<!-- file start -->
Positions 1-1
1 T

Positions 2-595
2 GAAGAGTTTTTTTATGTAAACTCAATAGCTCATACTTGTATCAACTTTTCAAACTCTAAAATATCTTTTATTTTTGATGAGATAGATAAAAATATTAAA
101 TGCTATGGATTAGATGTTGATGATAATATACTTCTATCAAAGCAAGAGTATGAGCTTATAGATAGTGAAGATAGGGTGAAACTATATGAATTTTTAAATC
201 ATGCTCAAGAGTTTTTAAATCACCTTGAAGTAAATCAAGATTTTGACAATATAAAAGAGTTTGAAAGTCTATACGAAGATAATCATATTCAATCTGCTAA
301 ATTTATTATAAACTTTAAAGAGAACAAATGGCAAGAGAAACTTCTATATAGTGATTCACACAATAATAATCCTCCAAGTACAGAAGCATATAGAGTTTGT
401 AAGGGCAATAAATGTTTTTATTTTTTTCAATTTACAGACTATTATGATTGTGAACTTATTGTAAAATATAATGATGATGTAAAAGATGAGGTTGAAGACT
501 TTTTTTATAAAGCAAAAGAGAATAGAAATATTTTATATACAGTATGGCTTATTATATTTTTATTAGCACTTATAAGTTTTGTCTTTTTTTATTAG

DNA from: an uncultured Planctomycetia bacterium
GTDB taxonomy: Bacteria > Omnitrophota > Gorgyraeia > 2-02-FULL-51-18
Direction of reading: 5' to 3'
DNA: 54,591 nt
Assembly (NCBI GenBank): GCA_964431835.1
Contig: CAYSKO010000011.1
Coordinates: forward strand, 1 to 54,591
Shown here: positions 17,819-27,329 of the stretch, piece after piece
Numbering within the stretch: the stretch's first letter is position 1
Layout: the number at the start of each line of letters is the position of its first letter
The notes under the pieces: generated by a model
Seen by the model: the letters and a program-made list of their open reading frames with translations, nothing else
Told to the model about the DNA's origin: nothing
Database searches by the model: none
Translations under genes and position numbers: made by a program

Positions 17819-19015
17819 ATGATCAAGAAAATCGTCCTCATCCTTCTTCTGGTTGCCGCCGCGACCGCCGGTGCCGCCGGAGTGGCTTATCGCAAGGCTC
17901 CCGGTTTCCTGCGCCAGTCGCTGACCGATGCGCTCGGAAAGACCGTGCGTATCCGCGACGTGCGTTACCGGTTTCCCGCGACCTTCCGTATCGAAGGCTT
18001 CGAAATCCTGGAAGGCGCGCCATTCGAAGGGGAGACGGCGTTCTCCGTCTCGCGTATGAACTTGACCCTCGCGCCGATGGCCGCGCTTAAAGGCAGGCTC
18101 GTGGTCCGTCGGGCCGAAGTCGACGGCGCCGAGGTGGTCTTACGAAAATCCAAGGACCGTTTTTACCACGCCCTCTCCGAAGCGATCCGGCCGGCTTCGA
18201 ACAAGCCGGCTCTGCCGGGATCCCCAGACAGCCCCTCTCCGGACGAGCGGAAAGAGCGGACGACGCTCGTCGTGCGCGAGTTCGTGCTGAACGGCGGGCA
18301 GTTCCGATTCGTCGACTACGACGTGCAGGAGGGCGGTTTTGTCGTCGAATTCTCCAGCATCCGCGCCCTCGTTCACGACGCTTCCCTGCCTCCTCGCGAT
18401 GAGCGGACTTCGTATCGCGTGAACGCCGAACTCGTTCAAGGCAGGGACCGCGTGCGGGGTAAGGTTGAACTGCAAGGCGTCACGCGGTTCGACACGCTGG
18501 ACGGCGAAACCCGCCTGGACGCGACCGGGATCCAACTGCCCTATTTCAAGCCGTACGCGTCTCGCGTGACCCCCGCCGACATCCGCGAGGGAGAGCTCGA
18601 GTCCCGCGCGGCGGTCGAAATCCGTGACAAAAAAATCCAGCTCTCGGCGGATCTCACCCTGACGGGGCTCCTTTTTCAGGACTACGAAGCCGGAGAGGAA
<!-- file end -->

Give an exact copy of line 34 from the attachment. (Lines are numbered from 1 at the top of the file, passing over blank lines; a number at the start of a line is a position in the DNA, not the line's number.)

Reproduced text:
18601 GTCCCGCGCGGCGGTCGAAATCCGTGACAAAAAAATCCAGCTCTCGGCGGATCTCACCCTGACGGGGCTCCTTTTTCAGGACTACGAAGCCGGAGAGGAA